Pamex 2023: Alpna highlights offline coater
It will be wise to venture into packaging segments provided you develop your core competencies, says Vijay K Aggarwal of Alpna Visual Packaging Aids, in an interview with Rahul Kumar
30 Mar 2023 | By Rahul Kumar
Rahul Kumar (RK): Can you share an update on the latest that you showcased at Pamex 2023?
Vijay Aggarwal (VA): We showcased our state-of-the-Art Product Rhino Dexa, a versatile high-speed offline coater that gives the printer a wide range of post-printing coating options, such as line drip-off, spot coating, flood coating, soft touch coating and so on. The machine can be used for both UV and water-based coatings. We also showcased our most popular product M Cure UV Interdeck system. These ID Cassettes can be retrofitted to all offset presses.
RK: What are your sales numbers in the last 12 months (March 2022 to March 2023)?
VA: We recovered our sales to pre-Covid levels in FY 2022-23. The year has been excellent in terms of the development of new products, such as L Cure UV and LED ID system for narrow web machines.
RK: A little ahead, we have the big shows – Labelexpo Europe in Brussels and Drupa 2024. Would your company be part of these shows?
VA: We will be participating in Drupa 2024. We will showcase our latest developments in UV and LED curable systems, and a wide range of print finish solutions for converters, including cold foil solutions.
RK: We have seen a few educational sessions for commercial and wide-format print service providers on how they can enter the packaging segment. But do we have the data and trends that can prove packaging business is an industry well worth exploring?
VA: the Indian packaging industry is growing at 15 to 18% YoY and it is a stable market because of the huge consumer base in India, be it FMCG, health care, beverages or any other field, packaging demand has been growing steadily. So, in my view, it will be wise to venture into packaging segments provided you develop your core competency.
RK: Commercial printers often see themselves as marketing or advertising companies where as long as what they produce looks pretty, all is good. But in packaging, say folding cartons, it’s quite different. Good quality manufacturing is of the essence…
VA: The real work of packaging like folded cartons starts after the printing. So, commercial printers before venturing into packaging segments must understand which segment of packaging they wish to explore, whether it’s folded cartons, labels, pouches, etc. They must develop their core competencies and expertise.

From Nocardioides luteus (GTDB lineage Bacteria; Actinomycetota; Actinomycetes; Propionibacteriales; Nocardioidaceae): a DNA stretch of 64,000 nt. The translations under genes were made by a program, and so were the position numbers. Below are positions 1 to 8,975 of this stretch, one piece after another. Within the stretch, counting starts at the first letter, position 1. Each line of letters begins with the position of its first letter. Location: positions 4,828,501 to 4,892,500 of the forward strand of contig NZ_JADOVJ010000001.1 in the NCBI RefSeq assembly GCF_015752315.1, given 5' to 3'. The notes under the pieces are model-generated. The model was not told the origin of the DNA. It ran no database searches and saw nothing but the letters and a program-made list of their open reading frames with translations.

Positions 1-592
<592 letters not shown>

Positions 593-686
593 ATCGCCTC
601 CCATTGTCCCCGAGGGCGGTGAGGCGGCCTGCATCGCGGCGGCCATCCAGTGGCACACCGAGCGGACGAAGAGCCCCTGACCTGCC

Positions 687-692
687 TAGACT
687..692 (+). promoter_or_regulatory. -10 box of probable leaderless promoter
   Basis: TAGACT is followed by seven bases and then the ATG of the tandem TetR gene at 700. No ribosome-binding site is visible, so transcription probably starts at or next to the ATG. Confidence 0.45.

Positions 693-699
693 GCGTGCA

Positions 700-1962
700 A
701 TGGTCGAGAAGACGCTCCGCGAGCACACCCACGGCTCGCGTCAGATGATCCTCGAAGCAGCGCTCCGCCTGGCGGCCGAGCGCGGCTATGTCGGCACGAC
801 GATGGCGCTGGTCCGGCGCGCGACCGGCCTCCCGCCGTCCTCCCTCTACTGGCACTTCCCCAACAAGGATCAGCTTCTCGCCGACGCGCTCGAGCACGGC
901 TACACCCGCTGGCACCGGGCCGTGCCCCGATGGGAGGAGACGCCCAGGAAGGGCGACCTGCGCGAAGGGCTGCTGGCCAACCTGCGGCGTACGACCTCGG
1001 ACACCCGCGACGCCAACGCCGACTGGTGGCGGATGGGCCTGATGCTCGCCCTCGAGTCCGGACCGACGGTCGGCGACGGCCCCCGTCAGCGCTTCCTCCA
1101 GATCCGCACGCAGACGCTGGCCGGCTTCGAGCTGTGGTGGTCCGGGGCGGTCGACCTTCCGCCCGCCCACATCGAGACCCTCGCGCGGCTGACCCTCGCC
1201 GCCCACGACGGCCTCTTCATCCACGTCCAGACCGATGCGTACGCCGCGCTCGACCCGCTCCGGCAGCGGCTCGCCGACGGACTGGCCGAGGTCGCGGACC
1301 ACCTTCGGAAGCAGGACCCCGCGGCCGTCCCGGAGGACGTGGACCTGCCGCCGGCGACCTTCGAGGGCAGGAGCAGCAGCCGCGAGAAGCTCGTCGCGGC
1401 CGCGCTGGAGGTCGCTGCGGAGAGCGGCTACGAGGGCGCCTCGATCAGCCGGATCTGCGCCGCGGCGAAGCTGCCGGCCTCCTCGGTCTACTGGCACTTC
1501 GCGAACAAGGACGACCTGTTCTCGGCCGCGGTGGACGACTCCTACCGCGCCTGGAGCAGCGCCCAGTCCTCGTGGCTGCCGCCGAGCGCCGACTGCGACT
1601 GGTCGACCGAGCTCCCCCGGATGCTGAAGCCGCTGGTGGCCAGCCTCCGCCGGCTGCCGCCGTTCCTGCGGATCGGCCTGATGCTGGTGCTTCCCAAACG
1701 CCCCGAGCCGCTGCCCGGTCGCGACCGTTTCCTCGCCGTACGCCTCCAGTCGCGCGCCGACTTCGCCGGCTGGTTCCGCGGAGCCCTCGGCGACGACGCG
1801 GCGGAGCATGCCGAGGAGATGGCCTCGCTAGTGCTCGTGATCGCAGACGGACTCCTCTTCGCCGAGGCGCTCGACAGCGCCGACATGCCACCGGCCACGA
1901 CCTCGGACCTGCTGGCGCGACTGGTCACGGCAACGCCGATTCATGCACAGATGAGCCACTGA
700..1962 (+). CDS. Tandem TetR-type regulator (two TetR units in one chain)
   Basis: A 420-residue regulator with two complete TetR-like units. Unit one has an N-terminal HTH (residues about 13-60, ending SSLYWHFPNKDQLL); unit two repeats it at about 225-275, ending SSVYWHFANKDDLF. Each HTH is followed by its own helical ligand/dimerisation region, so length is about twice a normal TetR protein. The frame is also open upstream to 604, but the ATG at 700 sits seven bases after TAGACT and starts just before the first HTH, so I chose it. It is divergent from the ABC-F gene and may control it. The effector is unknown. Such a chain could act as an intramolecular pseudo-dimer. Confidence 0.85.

RK: Most of the CEO’s energy is focused on taxes. How does one try to find one focused on the business? Any learnings from CEOs in other parts of the world? Do they ALSO micro-manage their business as much as Indian print and packaging CEOs?
VA: CEOs in other parts of the world focus more on developing systems and processes, with a strong dedicated team for a customer-centric approach. They focus on future trends and invest in technology development accordingly.
RK: Most print-packaging companies PrintWeek/WhatPackaging? meet, and talk about growth but also say it’s essential to keep the machines running with wafer-thin or no-margin jobs. Isn’t it a risky strategy – low profit margin leaves little room for error and may struggle to sustain itself if it encounters unexpected challenges or market downturns?
VA: Companies that rely on a robust product that delivers to meet the customer's needs never fall short of business. If you focus on the good customer experience you are bound to grow. Companies should always focus on profitable growth.
RK: Recently a few print companies informed us that there’s a spike in the cost of spares. An upward revision of service rates followed this. It’s become a cause for concern. How would you explain these hikes as a print/print converting equipment/ software supplier?
VA: The rise in input cost has hit the bottom line badly. While you cannot change the selling prices as prices are always governed by markets, saving by way of process efficiency and reducing non-value-added waste will be the key to maintaining the bottom line.
RK: Sustainability initiatives are on the rise. As a result, for the packaging, sustainability intertwines. As a policy and programme, sustainability has become a new way to do business for customers and service providers in the packaging industry. One of them is finding packaging materials and printing technologies that enhance sustainability. What’s the importance of digital printing?
VA: Frequent change and upgradation of technology have been the main roadblock for digital printing in the packaging industry. Digital printing solutions should become more cost-effective and user-friendly. Otherwise, they will remain as short-run job solution providers.
RK: What makes digital printing technologies come closer to meeting lofty sustainability goals like no waste, reuse and such, than their conventional predecessors? How is your company better placed than its competitors?
VA: Our main contribution to sustainability is that our equipment is highly energy efficient.
RK: And finally, the market is changing. Commercial print runs have declined, but it still offers better margins. The other good news on the packaging front is nothing is going to replace packaging as far as we know. But, with change, inevitably come challenges. How should the print and packaging industry prepare itself for 2023 and the foreseeable future?
VA: Per capita packaging consumption in India is much lesser than in developed nations, so the demand for packaging will continue and the packaging industry will continue to see high growth rates in the next 20 years. Change in lifestyle, branding, and urbanisation has fuelled the growth in India.